Arkansas court hears case over same-sex birth certificates
Little Rock, Ark. (AP) — Arkansas Supreme Court justices questioned Thursday whether it's up to them or the Legislature to change the state's birth certificate law after gay marriage was legalized nationwide, as they weighed a lawsuit brought by three same-sex couples who wanted both spouses listed as parents.
State Solicitor General Lee Rudofsky told justices that a Pulaski County judge went too far last year by striking down part of the state's birth certificate law as unconstitutional, and said a narrower change to the state's artificial insemination law would address most of the concerns. Judge Tim Fox's ruling last year struck down portions of the birth certificate law that limits references to spouses as husband or wife.
Fox's ruling, Rudofsky said, "upends centuries of family law and flies in the face of clear legislative intent."
Justices in December agreed to temporarily halt Fox's ruling regarding the birth certificate law while they considered the appeal. The court did not halt a separate order from Fox allowing the three same-sex couples who brought the lawsuit to amend their children's birth certificates. Rudofsky said changing the state law regarding artificial insemination would allow both same-sex spouses to be listed as parents if they were married at the time of the child's birth. Under that change, same-sex couples who weren't married at the time of the child's birth would still need a court order to both be listed.
Interim Chief Justice Howard Brill asked Cheryl Maples, the attorney for the couples, whether it was the court's role to rewrite the birth certificate law.
"Shouldn't we direct the Legislature to revise the statutes to comply with the Constitution in a gender neutral way instead of a trial judge or this court trying to rewrite major statutes with all the implications that are involved?," Brill asked. "Isn't this a question for the Legislature to correct constitutional flaws in this?"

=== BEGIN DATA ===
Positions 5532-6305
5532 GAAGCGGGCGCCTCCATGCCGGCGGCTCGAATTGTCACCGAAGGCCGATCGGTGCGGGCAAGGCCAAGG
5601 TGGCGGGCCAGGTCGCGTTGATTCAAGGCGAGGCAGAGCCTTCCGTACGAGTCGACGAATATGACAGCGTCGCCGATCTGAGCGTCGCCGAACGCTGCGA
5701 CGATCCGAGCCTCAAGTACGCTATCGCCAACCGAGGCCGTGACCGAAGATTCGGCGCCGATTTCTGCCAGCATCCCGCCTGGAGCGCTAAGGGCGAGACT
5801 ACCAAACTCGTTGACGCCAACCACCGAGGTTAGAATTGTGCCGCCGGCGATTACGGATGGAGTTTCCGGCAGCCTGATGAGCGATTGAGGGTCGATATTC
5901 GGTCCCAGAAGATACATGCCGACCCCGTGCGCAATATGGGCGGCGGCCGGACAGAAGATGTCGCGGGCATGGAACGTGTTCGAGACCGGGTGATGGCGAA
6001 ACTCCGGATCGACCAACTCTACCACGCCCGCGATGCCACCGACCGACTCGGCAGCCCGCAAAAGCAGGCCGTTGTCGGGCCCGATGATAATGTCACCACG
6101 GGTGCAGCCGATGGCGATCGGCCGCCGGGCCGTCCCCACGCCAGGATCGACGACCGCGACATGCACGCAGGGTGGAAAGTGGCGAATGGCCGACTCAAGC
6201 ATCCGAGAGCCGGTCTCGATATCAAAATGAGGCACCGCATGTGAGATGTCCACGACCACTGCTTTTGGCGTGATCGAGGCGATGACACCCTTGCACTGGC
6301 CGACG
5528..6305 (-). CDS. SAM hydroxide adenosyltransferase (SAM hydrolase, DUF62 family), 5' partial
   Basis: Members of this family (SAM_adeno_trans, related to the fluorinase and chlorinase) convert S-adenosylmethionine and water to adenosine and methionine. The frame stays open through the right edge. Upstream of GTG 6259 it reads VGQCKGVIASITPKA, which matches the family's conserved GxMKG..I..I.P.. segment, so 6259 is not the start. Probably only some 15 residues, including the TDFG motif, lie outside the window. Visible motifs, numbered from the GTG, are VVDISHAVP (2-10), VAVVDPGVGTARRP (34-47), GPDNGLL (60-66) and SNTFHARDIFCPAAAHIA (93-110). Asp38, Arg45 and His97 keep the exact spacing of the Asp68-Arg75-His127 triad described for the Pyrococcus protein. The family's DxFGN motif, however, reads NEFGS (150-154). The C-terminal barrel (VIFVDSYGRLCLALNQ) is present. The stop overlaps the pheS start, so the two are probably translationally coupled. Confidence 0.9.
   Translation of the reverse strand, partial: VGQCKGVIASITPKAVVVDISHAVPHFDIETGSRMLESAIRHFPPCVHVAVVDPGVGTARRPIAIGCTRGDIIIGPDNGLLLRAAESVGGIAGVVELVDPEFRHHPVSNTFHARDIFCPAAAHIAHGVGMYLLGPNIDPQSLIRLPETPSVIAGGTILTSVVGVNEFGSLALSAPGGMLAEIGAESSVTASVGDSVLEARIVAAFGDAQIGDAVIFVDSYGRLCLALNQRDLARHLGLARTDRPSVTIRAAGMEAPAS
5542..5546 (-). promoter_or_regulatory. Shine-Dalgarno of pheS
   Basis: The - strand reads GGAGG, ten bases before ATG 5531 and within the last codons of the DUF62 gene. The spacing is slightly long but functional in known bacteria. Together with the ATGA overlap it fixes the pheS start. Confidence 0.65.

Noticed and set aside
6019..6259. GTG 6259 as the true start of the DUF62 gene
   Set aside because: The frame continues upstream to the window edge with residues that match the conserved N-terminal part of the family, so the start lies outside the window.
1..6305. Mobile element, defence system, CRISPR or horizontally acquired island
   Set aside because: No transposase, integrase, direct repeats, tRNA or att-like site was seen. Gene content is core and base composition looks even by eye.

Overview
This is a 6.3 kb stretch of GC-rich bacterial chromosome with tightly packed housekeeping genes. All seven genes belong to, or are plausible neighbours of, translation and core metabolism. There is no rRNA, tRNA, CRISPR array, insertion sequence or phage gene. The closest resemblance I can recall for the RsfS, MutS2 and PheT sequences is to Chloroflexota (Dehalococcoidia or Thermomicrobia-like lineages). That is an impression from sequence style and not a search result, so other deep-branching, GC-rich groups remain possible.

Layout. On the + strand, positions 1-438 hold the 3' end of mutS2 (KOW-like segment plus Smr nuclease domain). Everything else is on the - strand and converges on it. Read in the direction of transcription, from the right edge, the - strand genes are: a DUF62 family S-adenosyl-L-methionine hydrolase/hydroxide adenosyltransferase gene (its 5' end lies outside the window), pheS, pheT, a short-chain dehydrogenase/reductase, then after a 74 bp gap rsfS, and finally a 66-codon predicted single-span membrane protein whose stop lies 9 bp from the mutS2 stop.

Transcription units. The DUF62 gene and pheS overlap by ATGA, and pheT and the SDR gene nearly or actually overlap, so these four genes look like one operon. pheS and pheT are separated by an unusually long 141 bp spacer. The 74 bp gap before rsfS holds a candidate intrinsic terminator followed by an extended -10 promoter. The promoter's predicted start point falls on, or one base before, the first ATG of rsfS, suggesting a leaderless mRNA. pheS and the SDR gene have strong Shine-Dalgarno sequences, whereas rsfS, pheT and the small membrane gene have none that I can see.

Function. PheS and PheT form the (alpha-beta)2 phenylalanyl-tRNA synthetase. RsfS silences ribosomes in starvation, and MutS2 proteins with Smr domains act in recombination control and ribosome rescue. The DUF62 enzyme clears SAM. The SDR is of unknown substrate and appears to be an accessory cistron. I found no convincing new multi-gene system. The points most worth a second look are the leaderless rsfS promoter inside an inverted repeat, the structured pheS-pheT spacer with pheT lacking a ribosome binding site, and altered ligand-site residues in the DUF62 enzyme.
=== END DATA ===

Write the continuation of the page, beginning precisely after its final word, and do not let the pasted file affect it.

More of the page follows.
"If we wait for the Legislature to take necessary steps to comply with the Obergefell decision, we may never see those changes," Maples said, referring to the U.S. Supreme Court decision last year that legalized gay marriage.
Justice Rhonda Wood questioned the argument that lawmakers should have the first crack at making a change, noting that the Legislature hasn't taken up the issue since gay marriage was legalized last year.
"I feel it's a little disingenuous to say wait on the Legislature because the Legislature has had special sessions since the case came down and it hasn't been a priority," Wood said. Lawmakers have convened for three special sessions and an abbreviated session on the budget since that ruling.
Rudofsky said a broader change to the state's birth certificate law would require more time than a special session would allow.
"We're really talking about a deep dive into a large portion of the code," Rudofsky said.
The court didn't indicate when it might rule.
The hearing marked the first major case surrounding gay marriage for the court since an unusually public split among justices last year over its handling of a lawsuit over Arkansas' same-sex marriage ban. The court dismissed the gay marriage lawsuit hours after the U.S. Supreme Court legalized same-sex marriage nationwide.
By Andrew DeMillo, Associated Press. Copyright 2016 The Associated Press. All rights reserved. This material may not be published, broadcast, rewritten or redistributed.
The Gayly – November 3, 2016 @ 5:45 p.m.